He was a holocaust survivor. He was a husband. He was a father. He was a Zaide. He was our hero. Alex Lebovic, my father-in-law, just recently passed away. No words can really express the emotion we feel as a dear one passes on to the next world. We perhaps handle it with grace, strength, overwhelming sadness, humor, denial, guilt, or perhaps with a degree of stoicism. For me, my face, my actions, my words are mere cover-ups to the way I really feel. My father in law was a lot of things, yet writing them on paper or expressing them verbally seems to diminish everything he was. And because of that, for me, I need to celebrate and honor his memory.
In today’s world, Judaism perhaps is just as much a religion as it is a culture. And food is a huge part of that culture. It is quite unlikely that you would find gefilte fish, schmaltz, cholent, gribenes or even potato kugel, outside the Jewish home. Our many holidays are laden with yummy and traditional foods. Food for my father-in-law, meant being alive. Being a survivor of such notorious concentration camps as, Auschwitz and Dachau where food was scarce, if at all, gave my father-in-law a longing for the dishes he grew up on.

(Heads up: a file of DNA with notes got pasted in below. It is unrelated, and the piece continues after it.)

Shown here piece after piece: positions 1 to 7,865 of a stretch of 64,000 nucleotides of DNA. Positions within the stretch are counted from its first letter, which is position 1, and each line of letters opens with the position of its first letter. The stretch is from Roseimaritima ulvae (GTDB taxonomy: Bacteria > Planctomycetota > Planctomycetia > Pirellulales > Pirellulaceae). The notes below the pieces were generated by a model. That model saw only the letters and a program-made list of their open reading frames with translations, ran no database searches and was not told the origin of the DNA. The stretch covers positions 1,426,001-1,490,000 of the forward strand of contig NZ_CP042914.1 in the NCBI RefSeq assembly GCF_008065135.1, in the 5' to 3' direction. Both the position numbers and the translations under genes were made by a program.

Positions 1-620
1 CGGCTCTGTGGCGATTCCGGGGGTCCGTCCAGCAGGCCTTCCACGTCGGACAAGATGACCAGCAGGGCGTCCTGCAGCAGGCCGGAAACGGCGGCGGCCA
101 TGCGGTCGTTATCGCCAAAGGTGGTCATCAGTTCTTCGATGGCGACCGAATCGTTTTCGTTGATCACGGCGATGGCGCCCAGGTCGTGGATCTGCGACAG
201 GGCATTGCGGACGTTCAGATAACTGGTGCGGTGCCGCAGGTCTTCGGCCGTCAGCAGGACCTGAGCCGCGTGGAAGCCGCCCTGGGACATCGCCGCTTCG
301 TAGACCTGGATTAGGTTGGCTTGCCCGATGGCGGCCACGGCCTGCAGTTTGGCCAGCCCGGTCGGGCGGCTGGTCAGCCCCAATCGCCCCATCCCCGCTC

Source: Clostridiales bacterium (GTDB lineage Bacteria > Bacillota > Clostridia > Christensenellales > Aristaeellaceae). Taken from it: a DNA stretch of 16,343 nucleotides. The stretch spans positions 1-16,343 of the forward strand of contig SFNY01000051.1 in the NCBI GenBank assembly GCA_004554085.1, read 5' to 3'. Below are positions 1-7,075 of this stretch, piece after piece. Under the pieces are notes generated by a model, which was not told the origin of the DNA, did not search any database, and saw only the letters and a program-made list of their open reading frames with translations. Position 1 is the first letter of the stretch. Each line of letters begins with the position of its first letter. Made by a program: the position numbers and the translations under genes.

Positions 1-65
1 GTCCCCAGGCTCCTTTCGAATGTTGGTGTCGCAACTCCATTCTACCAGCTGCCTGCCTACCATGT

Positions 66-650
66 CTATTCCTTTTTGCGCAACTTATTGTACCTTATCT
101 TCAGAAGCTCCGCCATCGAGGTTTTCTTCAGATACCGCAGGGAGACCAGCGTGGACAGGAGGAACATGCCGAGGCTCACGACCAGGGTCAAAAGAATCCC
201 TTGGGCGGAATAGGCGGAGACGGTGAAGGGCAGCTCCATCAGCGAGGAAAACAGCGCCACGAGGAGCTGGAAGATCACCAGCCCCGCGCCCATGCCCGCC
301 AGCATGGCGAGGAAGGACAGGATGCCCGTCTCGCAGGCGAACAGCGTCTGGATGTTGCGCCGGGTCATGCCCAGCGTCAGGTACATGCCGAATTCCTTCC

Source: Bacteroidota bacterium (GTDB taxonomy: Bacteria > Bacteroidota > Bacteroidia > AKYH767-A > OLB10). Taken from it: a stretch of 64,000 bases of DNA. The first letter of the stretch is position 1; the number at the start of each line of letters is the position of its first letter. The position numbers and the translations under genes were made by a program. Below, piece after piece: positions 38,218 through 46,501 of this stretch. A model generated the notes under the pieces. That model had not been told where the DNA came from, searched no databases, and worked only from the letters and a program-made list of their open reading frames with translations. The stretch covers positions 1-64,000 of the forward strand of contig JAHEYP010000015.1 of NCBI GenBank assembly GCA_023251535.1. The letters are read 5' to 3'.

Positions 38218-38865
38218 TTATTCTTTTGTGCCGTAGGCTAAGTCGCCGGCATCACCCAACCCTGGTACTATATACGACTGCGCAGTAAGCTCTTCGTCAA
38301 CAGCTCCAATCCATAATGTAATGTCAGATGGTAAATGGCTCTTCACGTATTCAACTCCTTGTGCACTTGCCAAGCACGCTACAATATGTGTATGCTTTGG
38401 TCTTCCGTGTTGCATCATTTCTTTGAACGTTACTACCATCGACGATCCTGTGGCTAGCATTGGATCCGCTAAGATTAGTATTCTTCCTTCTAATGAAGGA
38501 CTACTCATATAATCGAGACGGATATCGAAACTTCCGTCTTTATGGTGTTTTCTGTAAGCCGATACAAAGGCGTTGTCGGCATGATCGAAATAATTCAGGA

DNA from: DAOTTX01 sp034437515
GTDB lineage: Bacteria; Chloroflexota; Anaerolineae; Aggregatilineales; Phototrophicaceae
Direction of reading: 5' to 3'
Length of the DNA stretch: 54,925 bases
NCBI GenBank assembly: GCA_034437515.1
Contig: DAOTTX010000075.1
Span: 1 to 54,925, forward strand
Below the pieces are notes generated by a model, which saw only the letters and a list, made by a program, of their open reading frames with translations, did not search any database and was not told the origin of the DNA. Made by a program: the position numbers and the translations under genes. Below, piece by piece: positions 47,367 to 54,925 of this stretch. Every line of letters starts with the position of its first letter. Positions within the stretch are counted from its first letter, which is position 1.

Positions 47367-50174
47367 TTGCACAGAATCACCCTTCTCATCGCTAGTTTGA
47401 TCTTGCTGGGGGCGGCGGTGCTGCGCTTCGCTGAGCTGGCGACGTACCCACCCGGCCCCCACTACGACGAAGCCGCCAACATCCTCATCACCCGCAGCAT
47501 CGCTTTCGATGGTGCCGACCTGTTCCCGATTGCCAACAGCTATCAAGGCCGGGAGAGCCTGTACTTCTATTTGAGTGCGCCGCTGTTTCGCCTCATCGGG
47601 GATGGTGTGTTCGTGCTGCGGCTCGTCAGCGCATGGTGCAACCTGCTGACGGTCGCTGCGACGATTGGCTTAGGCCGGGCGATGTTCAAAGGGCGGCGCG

According to Wikipedia, chicken paprikash is a dish of Hungarian origin and one of the most famous Hungarian stews. Chicken paprikash was my father–in-laws favorite meal.
I hadn’t made chicken paprikash in about 6 years being that my daughter is on a gluten free diet and my husband is a vegetarian. Yet, this past Friday night for Shabbat dinner I decided to make it and it was amazing! A one-pot meal from the old country. There is much to remember about my father-in-law, but every once in awhile remembering the food he loved allows us to smile and celebrate his memory.